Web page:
Hyundai tries again to crack Japan with electric, high-tech, online strategy


TOKYO — Hyundai Motor Co. is a global success from Bangalore to Baltimore, but there is one market right next door where the company’s badge has long been missing: Japan.

The South Korean automaker pulled out of the market in 2009, after a dismal run in Japan. But now, Hyundai will take a second crack at the country with a high-tech twist.

Hyundai said on Tuesday that it will re-enter the Japan car market this spring with a focus on zero-emissions full-electric and hydrogen fuel cell vehicles sold through an all-online sales network.

The automaker is betting that clean, green digital gadgetry will appeal to younger Japanese buyers who are also more open to trying South Korean imports, thanks to the local success of electronics brands such as Samsung and an affinity for hip Korean culture trends in some corners.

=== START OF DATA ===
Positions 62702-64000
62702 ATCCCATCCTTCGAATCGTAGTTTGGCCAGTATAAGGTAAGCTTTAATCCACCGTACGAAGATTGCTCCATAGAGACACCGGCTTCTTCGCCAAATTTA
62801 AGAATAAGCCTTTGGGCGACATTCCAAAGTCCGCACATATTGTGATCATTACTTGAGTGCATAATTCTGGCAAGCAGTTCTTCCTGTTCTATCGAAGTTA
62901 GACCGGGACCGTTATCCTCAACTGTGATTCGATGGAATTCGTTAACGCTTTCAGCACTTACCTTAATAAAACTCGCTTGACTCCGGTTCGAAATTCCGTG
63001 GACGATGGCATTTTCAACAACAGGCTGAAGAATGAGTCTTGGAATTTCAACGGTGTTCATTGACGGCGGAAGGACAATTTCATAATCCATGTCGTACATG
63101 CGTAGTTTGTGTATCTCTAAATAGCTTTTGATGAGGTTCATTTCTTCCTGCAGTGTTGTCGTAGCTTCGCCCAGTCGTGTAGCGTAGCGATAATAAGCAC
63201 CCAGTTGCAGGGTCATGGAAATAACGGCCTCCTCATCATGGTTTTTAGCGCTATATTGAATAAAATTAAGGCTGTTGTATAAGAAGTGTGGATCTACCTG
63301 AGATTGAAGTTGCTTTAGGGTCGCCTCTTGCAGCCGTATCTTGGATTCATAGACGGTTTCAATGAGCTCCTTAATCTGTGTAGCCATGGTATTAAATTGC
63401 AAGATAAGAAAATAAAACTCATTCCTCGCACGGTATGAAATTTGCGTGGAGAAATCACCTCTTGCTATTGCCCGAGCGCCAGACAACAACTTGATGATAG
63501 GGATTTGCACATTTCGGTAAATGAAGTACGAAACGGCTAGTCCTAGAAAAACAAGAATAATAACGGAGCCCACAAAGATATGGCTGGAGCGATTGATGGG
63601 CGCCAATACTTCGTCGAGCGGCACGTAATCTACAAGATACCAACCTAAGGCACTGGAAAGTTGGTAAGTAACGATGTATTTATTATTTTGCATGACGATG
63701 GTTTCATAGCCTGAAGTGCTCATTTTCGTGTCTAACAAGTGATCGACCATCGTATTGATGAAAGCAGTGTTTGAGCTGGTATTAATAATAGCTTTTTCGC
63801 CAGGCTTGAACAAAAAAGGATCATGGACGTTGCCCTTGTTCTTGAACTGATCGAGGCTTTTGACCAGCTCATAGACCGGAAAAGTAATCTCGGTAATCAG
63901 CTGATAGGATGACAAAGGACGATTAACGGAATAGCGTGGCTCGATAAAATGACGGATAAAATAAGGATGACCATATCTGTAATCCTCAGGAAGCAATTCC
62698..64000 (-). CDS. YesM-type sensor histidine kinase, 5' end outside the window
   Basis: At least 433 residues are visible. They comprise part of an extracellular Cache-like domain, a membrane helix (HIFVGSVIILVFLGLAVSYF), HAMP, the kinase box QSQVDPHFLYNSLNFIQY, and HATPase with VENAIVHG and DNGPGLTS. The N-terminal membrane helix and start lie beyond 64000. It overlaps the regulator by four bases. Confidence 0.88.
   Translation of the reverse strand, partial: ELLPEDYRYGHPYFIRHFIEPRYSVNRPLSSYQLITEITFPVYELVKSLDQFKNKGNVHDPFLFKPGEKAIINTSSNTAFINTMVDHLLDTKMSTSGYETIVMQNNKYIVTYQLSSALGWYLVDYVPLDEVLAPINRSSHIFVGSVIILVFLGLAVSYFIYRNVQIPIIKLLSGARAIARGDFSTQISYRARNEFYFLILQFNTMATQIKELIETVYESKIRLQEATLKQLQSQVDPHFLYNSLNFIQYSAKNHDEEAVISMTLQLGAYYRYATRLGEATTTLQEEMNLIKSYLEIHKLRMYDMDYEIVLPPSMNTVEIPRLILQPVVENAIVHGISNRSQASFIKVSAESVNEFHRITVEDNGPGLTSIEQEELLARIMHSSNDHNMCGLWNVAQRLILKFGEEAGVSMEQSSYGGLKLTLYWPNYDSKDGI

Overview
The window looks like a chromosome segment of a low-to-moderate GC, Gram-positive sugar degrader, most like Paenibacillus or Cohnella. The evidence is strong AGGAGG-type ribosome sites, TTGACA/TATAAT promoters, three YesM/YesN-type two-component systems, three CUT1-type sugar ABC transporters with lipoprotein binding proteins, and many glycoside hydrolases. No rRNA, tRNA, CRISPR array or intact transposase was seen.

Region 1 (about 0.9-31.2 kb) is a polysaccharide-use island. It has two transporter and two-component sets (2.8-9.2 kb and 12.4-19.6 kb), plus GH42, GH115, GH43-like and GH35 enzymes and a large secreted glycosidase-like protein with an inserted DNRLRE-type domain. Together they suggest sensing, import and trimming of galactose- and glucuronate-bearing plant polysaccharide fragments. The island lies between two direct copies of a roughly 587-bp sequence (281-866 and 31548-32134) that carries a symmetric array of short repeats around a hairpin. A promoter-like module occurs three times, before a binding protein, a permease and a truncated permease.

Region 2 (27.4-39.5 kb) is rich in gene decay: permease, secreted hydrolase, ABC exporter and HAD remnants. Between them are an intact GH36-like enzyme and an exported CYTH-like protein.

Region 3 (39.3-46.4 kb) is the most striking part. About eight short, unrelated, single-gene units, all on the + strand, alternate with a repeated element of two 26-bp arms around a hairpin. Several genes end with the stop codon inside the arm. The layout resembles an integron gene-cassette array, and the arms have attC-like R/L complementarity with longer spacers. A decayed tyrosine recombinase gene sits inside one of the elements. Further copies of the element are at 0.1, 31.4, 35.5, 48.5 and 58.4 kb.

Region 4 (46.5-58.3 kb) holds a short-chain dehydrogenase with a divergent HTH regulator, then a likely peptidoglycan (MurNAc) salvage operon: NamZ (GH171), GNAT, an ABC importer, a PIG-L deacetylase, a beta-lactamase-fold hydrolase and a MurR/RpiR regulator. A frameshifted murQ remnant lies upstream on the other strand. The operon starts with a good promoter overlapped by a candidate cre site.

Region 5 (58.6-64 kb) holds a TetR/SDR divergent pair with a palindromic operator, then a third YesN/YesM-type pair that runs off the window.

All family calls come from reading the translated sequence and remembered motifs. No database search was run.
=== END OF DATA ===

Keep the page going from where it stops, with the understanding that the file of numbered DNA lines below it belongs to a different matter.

To leverage the new spirit, Hyundai is even rebranding its local subsidiary Hyundai Mobility Co., dumping the oh-so-20th century “Motor” in the name. At the forefront will be two of Hyundai’s most advanced offerings, the new Ioniq 5 electric crossover and the Nexo hydrogen fuel cell vehicle.

Hyundai will start taking orders in May, with deliveries starting in July.

Hyundai quit the Japanese market in December 2009 after only eight years in the country, still known for its picky consumers and loyal to homegrown brands.

Hyundai sold just more than 15,000 passenger vehicles in Japan over its first eight years. At the time, Volkswagen Group, the biggest selling import, was selling around 60,000 annually.

Hyundai’s retreat from Japan came only a year after archrival Toyota said it would launch its flagship Toyota brand in the Korean market.

Japanese brands such as Toyota initially gained traction in South Korea, but in recent years they have struggled against both European imports and native son champions Hyundai and Kia. Nissan, for example, said in 2020 it would withdraw from South Korea.



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